News
 

Related Information


Senior DOJ Criminal Division Official Rejoins Covington

WASHINGTON, DC, May 30, 2013Daniel Suleiman, deputy chief of staff to the Assistant Attorney General overseeing the Justice Department’s criminal division, is returning to Covington & Burling effective July 1.

Mr. Suleiman joins the firm’s Washington office as special counsel where he is expected to focus on defending individuals and corporations facing white collar criminal charges, Foreign Corrupt Practices Act investigations and congressional inquiries. Prior to joining the Justice Department, Mr. Suleiman worked at Covington.

Mr. Suleiman worked closely with former Assistant Attorney General Lanny Breuer, now vice chair of the firm, during his 3-year tenure at the department. In addition to serving as his deputy chief of staff, Mr. Suleiman served as counsel and subsequently as senior counsel to the Assistant Attorney General.

“Dan is an extremely talented lawyer, a consensus builder, with a whip-smart command of white collar strategies,” Mr. Breuer said. “We are proud that Dan is returning to Covington after devoting three years to public service.”

In his Justice Department role, Mr. Suleiman helped oversee about 600 lawyers and 1,000 employees, and helped manage an annual budget of approximately $600 million. He provided advice on a wide range of federal law enforcement priorities, with particular focus on Foreign Corrupt Practices Act and financial fraud enforcement. He also worked closely with section leaders within the division and with committees on Capitol Hill, regularly briefing lawmakers on department initiatives in the areas of financial fraud enforcement, Medicare fraud enforcement, and other criminal law policy and prosecution issues.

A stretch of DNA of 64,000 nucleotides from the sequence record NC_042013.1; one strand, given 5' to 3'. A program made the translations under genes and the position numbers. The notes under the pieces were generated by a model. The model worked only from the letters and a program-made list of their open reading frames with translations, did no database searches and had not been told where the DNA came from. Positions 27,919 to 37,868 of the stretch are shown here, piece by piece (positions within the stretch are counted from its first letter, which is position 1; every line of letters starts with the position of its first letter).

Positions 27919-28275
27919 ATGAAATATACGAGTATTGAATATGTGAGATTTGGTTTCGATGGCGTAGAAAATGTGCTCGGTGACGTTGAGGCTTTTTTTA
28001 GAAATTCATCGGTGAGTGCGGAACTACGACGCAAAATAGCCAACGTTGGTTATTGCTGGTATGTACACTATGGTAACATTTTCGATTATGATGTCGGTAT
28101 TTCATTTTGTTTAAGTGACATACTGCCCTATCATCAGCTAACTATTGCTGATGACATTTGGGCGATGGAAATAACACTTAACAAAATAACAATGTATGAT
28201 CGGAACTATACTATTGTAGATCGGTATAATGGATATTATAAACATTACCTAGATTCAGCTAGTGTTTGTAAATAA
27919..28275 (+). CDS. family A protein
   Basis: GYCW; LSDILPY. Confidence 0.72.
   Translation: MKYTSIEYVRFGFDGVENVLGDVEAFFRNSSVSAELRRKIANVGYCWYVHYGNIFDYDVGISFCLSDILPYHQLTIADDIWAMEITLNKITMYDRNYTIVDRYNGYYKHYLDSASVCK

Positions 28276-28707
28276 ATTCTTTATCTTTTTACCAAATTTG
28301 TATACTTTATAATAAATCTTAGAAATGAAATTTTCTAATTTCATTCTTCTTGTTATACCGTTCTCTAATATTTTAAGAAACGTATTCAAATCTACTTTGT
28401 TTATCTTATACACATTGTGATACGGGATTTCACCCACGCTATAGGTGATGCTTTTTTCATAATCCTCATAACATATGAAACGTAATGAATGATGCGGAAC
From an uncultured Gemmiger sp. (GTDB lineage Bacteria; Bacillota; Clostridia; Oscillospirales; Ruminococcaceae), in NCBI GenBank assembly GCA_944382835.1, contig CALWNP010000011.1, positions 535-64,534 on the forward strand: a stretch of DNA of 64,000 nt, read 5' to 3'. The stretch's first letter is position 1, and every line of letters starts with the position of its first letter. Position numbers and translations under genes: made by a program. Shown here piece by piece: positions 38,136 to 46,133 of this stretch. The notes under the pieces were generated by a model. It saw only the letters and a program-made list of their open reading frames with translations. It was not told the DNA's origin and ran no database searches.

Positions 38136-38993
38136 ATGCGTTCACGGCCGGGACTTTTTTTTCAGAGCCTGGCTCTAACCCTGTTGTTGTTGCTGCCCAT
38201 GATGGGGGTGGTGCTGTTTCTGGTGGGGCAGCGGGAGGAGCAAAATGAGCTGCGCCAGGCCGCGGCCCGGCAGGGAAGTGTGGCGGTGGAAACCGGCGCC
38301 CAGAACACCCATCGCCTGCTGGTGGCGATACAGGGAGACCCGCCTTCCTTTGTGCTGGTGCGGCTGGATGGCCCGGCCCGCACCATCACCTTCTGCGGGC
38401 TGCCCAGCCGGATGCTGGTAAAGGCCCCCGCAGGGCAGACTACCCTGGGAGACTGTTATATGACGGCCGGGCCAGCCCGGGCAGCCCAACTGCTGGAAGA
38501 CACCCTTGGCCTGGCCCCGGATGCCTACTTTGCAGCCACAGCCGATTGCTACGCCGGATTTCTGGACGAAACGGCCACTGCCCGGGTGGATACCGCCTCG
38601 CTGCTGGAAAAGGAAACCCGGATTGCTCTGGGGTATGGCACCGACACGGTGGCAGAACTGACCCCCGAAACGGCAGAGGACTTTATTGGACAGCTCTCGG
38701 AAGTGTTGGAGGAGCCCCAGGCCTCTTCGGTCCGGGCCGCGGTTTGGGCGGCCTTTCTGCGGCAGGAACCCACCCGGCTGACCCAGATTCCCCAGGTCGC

As a member of the department’s Financial Fraud Enforcement Task Force, Mr. Suleiman co-led a criminal investigation of a major financial institution arising out of a congressional report on the Wall Street financial crisis. He also successfully urged the affirmance of a criminal conviction in the D.C. Court of Appeals.

“It has been a tremendous privilege to work in the Justice Department’s criminal division, serving alongside the brilliant lawyers and other professionals in the division who are dedicated to keeping America safe,” Mr. Suleiman said. “I will miss the Justice Department, but I am honored to return to Covington and look forward to working again with Lanny and all of the firm’s superb lawyers.”

Before entering private practice, Mr. Suleiman clerked for Judge Diana Gribbon Motz of the U.S. Court of Appeals for the Fourth Circuit. Mr. Suleiman earned his law degree from Columbia Law School, where he served as an articles editor of the Law Review, was a two-time James Kent Scholar, and won the Class of 1912 Prize for excellence in the study of contracts. He earned his undergraduate degree from Harvard, where he served as co-editorial chair of the Harvard Crimson and won the 22nd Rolling Stone College Journalism Competition for Essays and Criticism.
Print this page